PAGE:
Gretsch grew up swimming with her neighborhood and high schools teams, but it wasn’t until college when she got involved in adaptive sports and triathlons. Gretsch joined the triathlon team Dare2tri, which has a big emphasis on youth programs and provides adaptive equipment and coaching to kids of all ages.

“Sports was such an important part of my childhood, so I know how important this is.” Recalled Gretsch. “I’ve seen how participating in triathlon and other adaptive sports can build a kid’s sense of confidence, especially when they are able to race side by side with their peers.”

With Gretsch’s determination and hard work along with the accessibility to programs such as Dare2tri, Kendall has accelerated in her sport in just three years and making it to the big stage at World Championships.

During Gretsch’s success in triathlons, she continued to explore other adaptive sports as well. Kendall began working with CXC’s Para-Nordic program where she tried sit-skiing. After nearly two years of learning, Gretsch caught on quickly and is now hoping to ramp up her training in skiing to start competing this winter.

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Kendall on the roller ski treadmill at the CXC Center of Excellence in Madison, (WI).

“Everyone knows what a positive impact sports can have, and that’s just as important for kids with disabilities.” Explains Gretsch. “Without adaptive sports programs, competing in sports wouldn’t be possible for a lot of kids.”

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Kids trying out sit-skis at a Badgers Adapt Clinic hosted by the CXC Adaptive Program.

Gretsch is an inspiration to many, as she continues to work hard and chase her dreams.

CXC’s third annual Eriksen Bike Drawing fundraiser, going on now through October 3rd, supports the CXC Adaptive Program for youth with physical disabilities and visual impairments. Over 50 tickets have already been sold in just two weeks. Support adaptive youth through a purchase of a ticket to win a custom designed, hand crafted Eriksen titanium road frame. PURCHASE A TICKET! 

 

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CXC Adaptive Athletes Compete in 2016 Paddle and Portage

The 37th annual Paddle and Portage took place in Madison, WI on Saturday, July 30th, where competitive canoers, kayakers, and stand up paddle boarders unite for a day of fun and racing.

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Steve Baskis and Martin Donegan start the race on Lake Mendota. (Photo Credit: Victor Henderson – Blind Endeavors)

The Paddle and Portage starts at James Madison Park on the shore of Lake Mendota where paddlers race a one mile loop, jump out and portage their boats less than a mile across the isthmus to Lake Monona, to paddle the final two and a half miles across to Olbrich Park. Jane Schmieding, Brenden Ojibway and Steve Baskis competed while representing Central Cross Country Ski Association (CXC) and proudly paddled their way through the Paddle and Portage, proving what can be done as an adaptive athlete.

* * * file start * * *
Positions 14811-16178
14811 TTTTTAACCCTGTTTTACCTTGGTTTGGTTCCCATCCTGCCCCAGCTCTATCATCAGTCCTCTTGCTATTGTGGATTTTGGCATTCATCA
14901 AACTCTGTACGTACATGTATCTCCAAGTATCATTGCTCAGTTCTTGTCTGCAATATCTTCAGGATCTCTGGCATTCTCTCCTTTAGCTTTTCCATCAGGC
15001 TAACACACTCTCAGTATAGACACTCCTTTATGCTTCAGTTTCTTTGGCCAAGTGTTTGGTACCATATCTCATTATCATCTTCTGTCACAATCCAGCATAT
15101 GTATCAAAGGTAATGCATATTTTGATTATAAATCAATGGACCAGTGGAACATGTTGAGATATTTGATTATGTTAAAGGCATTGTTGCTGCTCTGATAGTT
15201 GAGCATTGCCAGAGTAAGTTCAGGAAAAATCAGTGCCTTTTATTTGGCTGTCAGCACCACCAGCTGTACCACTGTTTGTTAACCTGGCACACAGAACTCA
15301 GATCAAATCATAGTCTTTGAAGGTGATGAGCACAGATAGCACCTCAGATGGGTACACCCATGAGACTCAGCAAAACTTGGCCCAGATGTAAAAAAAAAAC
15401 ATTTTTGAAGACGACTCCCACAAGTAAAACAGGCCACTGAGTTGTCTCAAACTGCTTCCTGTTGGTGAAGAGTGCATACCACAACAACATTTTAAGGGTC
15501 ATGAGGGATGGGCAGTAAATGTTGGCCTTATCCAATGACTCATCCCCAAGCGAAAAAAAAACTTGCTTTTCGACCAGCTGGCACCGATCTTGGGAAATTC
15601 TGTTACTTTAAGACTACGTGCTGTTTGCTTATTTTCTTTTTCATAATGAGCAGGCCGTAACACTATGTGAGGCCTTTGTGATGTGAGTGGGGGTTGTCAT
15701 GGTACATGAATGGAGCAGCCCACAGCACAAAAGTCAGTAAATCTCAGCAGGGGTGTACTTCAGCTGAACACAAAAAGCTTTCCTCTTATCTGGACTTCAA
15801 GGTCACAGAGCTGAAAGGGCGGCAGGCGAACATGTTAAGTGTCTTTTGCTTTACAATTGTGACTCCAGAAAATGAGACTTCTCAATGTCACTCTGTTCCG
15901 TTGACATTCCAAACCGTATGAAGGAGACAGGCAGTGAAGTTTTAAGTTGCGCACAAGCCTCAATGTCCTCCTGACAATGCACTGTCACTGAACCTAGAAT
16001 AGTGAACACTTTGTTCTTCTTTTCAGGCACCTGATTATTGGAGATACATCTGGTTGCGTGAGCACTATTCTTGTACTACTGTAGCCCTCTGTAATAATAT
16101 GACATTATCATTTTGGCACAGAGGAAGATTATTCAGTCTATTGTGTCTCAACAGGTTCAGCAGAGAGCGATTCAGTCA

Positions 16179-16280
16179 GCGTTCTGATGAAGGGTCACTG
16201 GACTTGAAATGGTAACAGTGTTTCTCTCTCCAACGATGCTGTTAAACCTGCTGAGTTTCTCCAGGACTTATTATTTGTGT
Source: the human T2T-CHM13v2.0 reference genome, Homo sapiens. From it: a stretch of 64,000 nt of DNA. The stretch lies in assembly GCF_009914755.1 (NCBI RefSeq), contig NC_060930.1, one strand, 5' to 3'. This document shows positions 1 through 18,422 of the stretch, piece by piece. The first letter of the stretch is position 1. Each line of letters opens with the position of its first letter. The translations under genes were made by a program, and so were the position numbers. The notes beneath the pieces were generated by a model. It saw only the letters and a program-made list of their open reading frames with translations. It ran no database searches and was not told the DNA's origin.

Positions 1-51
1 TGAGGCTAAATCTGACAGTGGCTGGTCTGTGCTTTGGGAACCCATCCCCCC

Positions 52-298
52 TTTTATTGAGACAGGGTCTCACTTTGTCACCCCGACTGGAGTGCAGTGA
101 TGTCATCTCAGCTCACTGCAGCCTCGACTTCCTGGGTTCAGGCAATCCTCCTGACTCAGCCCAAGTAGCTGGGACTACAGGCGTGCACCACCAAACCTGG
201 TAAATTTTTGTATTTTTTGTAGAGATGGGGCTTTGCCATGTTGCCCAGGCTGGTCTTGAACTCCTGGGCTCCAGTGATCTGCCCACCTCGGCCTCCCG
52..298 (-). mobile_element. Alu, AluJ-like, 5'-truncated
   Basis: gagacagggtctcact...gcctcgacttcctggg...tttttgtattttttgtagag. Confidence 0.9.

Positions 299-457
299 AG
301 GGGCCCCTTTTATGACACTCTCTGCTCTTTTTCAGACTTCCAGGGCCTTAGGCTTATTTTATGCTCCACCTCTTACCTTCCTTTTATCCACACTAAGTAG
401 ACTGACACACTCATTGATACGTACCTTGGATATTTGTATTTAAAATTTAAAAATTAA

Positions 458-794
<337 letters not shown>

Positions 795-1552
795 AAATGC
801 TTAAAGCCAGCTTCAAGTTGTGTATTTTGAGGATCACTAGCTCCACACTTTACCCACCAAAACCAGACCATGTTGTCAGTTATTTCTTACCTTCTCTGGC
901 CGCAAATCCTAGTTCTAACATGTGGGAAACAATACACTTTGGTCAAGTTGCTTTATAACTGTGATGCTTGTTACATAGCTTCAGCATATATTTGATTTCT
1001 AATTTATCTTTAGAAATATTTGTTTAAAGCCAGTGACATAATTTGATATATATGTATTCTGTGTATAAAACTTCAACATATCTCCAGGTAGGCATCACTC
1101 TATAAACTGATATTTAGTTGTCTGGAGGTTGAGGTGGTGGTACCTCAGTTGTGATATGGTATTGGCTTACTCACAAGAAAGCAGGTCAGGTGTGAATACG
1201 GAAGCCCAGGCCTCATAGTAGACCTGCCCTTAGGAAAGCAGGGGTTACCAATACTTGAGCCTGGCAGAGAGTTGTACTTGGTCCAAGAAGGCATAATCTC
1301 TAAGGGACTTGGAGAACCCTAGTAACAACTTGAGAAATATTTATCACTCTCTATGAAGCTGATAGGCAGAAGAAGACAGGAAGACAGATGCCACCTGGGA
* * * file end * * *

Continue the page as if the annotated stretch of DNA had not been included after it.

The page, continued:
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Jane and Brenden competing on their adaptive paddle board. (Photo Credit: Victor Henderson – Blind Endeavors)

Jane Schmieding, a CXC Adaptive Master Skier, and Brenden Ojibway, CXC Junior Adaptive Skier, participated in the Paddle and Portage by using an adaptive paddleboard. Leslie Jackson and Kevin Carr of Creating Ability developed the adaptive paddle boards. Jane was the first person to use an adaptive paddleboard in the 2015 Paddle and Portage race.

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Brenden portaging his paddle board across the isthmus to Lake Monona. (Photo Credit: Victor Henderson – Blind Endeavors)

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Brenden finishing the Paddle and Portage. (Photo Credit: Victor Henderson – Blind Endeavors)        

Adaptive athlete and Veteran Steve Baskis was the first visually impaired athlete to complete the Paddle and Portage this year. Steve was guided in a canoe by CXC Para Nordic Coach, Martin Donegan.

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Steve and Martin in the final stretch of the paddle across Lake Monona. (Photo Credit: Victor Henderson – Blind Endeavors)

“Guiding Steve from water to land was a unique experience. Even without sight, Steve has an amazing ability to acknowledge his surrounding through different means. Steve is familiar with visually impaired athletics from biathlon, to white water rafting and is always searching for the newest challenge. His ability to go into an “auto pilot” mode with little command directions needed is very impressive.”- recalled Martin.

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Martin guides Steve in the portage portion of the race. (Photo Credit: Victor Henderson – Blind Endeavors)

For more information regarding the adaptive paddle board, contact Leslie Jackson

For more information regarding the CXC Adaptive Nordic Ski Program, contact our Para Nordic Coach Martin Donegan

CXC Junior Adaptive Athlete Mia Zutter Named to U.S. Paralympic Development Team

CXC is proud to announce, Mia Zutter a CXC Junior Adaptive Program Nordic skier, has been named to the U.S. Paralympic Development Team.

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Mia and guide, Karen Manske, ski at the Telemark Trails in Cable, WI.

“Being named to the U.S. Paralympic Development Team is super exciting news for me and gets me that much closer to my goals as a skier,” said Zutter.

“Entering my third season this winter, I hope to qualify for the World Cup in PyeongChang, Korea because it would be an amazing opportunity to preview the course that will be used in the PyeongChang 2018 Paralympic Winter Games the following year which I hope to qualify for as well.”

“Im excited to up the intensity of my summer training in order to make the gains necessary to accomplish the big goals I have for the upcoming seasons.”

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Mia completing a VO2 Max Test at the CXC Center of Excellence in May.

This past season Mia traveled to Germany with the U.S. Paralympic Team in Finsterau, Germany, which hosted a Paralympic World Cup in February.

During these races, Mia competed in rookie races, was classified internationally as a visually impaired athlete and skied in her first World Cup races. Because of her strong results in the World Cup races, she was considered for the U.S. Paralympic Development Team.

“We are really excited to have Mia a part of the Development Team, said U.S. Paralympic Nordic Skiing Head Coach, John Farra. “She showed a lot of excitement and potential in racing and competing at the World Cup level. We are looking forward to seeing her improve and eventually skiing on the National Team.”

She also attended the Paralympic Team’s spring training camp in Bend, Oregon in May.

Mia began skiing with CXC two years ago and has worked hard to achieve her goals as a visually impaired skier. Mia will be a senior next year and also skis for the MadNorSki East Team coached by Chris Pappathopoulos and Pam Schneider.